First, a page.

The epigastric regions are rounded and lay in front of the mesogastric region, which is distinctly bordered by grooves. The length of the anterior (narrow) part of this region is about 0.6x the posterior (wide) part, and the posterior part is the highest point of the carapace. There is no incision in the posterior border of this region. It is covered with many granules on the internal mold and the cuticle; gastric spines are absent. Epigastric, protogastric and hepatic regions are separated by transverse grooves (Figure 9C, E). A pair of small, elongated gastric pits is present in the cervical groove (Figure 9B).
The urogastric region is convex and divided into two parts by an incision, which connects to the postcervical groove (Figure 9A, D-E, H). Incisions laying on the epibranchial region, with the postcervical and branchial groove, bound surfaces directed to the cardiac region. The cardiac region is not distinctly bordered, widening anteriorly.
The grooves are very deep and wide. The cervical groove is the deepest. The branchiocardiac groove reaches the posterior margin of the carapace.
The posterior border of the carapace is rimmed and concave in the middle (Figure 9A, C). The whole surface of the carapace is covered with granules, which occur both on the internal mold and on the cuticle. In the anterior part, they are sparsely present, but they are denser in the posterior part. On the branchial region, they are positioned in lines parallel to the branchial groove (Figure 9C-D).
Genus Navarrahomola Artal, Van Bakel, Fraaije, Jagt, Klompmaker, 2012
Type species. Navarrahomola hispanica Artal, Van Bakel, Fraaije, Jagt, Klompmaker, 2012
Diagnosis. As in Artal et al. (2012: p. 405).
Navarrahomola hispanica Artal, Van Bakel, Fraaije, Jagt, Klompmaker, 2012
2012 Navarrahomola hispanica Artal et al., p. 405, figure 3.1, 3.3 (non 3.2).
2013 Navarrahomola hispanica Artal et al. - Klompmaker, p. 171, figure 12.
Diagnosis. As for the genus.
Remarks. Navarrahomola hispanica was described from the upper Albian reefal limestones of Spain (Monte Orobe and Koskobilo quarries). One of the paratypes (MGSB28141) is not conspecific to the holotype and the other paratype because the lateral borders of the mesogastric region are more continuously curved and the anterior carapace contains fewer large tubercles compared to N. hispanica (Artal et al., 2012: pl. 3.1, 3.3; Klompmaker, 2013: figure 12). Instead, MGSB28141 likely represents the largest known specimen of Laeviprosopon hispanicum, a species also reported from Koskobilo (Klompmaker, 2013). This specimen compares best to the specimen figured in Klompmaker (2013: figure 6H), which also shows evenly spaced granules, unlike on smaller specimens in which no clear granules are visible. Thus, we ascribe MGSB28141 to Laeviprosopon hispanicum for now. Apparently, granules become only visible on the internal mold in larger specimens for this species.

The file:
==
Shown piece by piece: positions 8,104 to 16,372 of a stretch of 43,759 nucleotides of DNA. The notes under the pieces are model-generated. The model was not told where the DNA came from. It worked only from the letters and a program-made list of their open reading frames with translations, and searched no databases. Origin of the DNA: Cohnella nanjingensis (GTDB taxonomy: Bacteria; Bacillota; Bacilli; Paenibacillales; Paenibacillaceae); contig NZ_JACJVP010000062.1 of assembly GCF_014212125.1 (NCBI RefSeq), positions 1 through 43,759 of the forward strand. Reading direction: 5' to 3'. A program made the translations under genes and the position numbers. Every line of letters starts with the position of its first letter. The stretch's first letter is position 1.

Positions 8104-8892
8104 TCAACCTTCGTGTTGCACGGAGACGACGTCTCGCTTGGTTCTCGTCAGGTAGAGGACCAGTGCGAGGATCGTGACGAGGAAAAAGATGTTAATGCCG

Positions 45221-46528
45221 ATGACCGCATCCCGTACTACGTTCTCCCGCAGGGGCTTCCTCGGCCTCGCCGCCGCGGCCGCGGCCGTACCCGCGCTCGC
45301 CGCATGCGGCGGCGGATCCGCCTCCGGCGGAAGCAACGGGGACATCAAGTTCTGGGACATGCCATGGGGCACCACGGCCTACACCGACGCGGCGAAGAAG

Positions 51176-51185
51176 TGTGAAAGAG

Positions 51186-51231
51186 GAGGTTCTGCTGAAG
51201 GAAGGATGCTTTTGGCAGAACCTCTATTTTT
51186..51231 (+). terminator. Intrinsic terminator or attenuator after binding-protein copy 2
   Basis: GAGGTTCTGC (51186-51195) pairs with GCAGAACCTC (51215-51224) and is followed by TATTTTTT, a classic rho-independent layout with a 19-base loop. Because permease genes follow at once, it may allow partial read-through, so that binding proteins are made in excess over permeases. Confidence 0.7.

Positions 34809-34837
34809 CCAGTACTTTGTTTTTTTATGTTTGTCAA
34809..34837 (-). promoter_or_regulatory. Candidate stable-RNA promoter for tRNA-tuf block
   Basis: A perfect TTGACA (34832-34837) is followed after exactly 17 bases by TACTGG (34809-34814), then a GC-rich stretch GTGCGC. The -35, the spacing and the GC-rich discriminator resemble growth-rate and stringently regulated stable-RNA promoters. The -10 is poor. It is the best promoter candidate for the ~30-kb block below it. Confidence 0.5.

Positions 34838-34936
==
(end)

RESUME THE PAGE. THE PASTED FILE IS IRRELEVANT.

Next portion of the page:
Reassignment of Laeviprosopon to Homolidae
The overall shape of the carapace, regions and grooves show similarities between Laeviprosopon and Homolidae. For example, the Cretaceous species of Laeviprosopon from Spain, namely L. edoi, is similar to Homolopsis glabra Wright and Collins, 1972, in the shape of the mesogastric, hepatic and cardiac regions, the shape of grooves and the overall shape of the carapace. This species of Laeviprosopon has a relatively smooth carapace, while this Homolopsis is covered with small tubercles. This difference applies to other taxa as well. Representatives of Laeviprosopon have relatively smooth carapaces with some species exhibiting small and sparse tubercles, mostly in the posterior part, whereas most of the homolid genera and species have numerous large tubercles on their carapaces, which might be an argument against transferring Laeviprosopon to Homolidae. However, the ornamentation of the carapace is a variable character and might differ between genera of one family or even within species of one genus (Prosopon abbreviatum Schweitzer and Feldmann, 2009, and Prosopon mammillatum Woodward, 1868, Prosopon and Protuberosa in Schweitzer and Feldmann, 2009; Planoprosopon and Dioratiopus in Schweitzer and Feldmann, 2011). Among Homolidae, most of the genera have strong tubercles, but some species of Homolopsis have a smooth carapace (Bishop and Brannen, 1992, figure 1; Collins, 1997, figure 3). Moreover, many other characters match as mentioned above. Based on these data, herein we transfer the genus Laeviprosopon to the superfamily Homoloidea and family Homolidae. As specimens of Laeviprosopon show the oldest unequivocal molting lines on most of the dorsal carapace, we speculate that they may have given rise to other homoloids with molting lines entirely visible on the dorsal carapace in the Late Jurassic or Early Cretaceous.
Molting Lines in Jurassic and Cretaceous Homolodromioidea and Homoloidea - Homology or Homoplasy?
Homolodromioidea. The molting process in Homolodromioidea is insufficiently known. In the Jurassic and in modern homolodromioids, no molting lines are present on the dorsal carapace, along which it could break. There are only large, poorly calcified areas on the latero-ventral sides in modern representatives - the branchiostegites (Ng et al., 2008). The molting lines in these regions are clearly visible on the flanks or in ventral view in fossils ascribed to Homolodromioidea (e.g., Schweitzer and Feldmann, 2008; Klompmaker et al., 2011, 2012, 2016, 2020; Starzyk, 2013, 2015a), but they are rarely illustrated.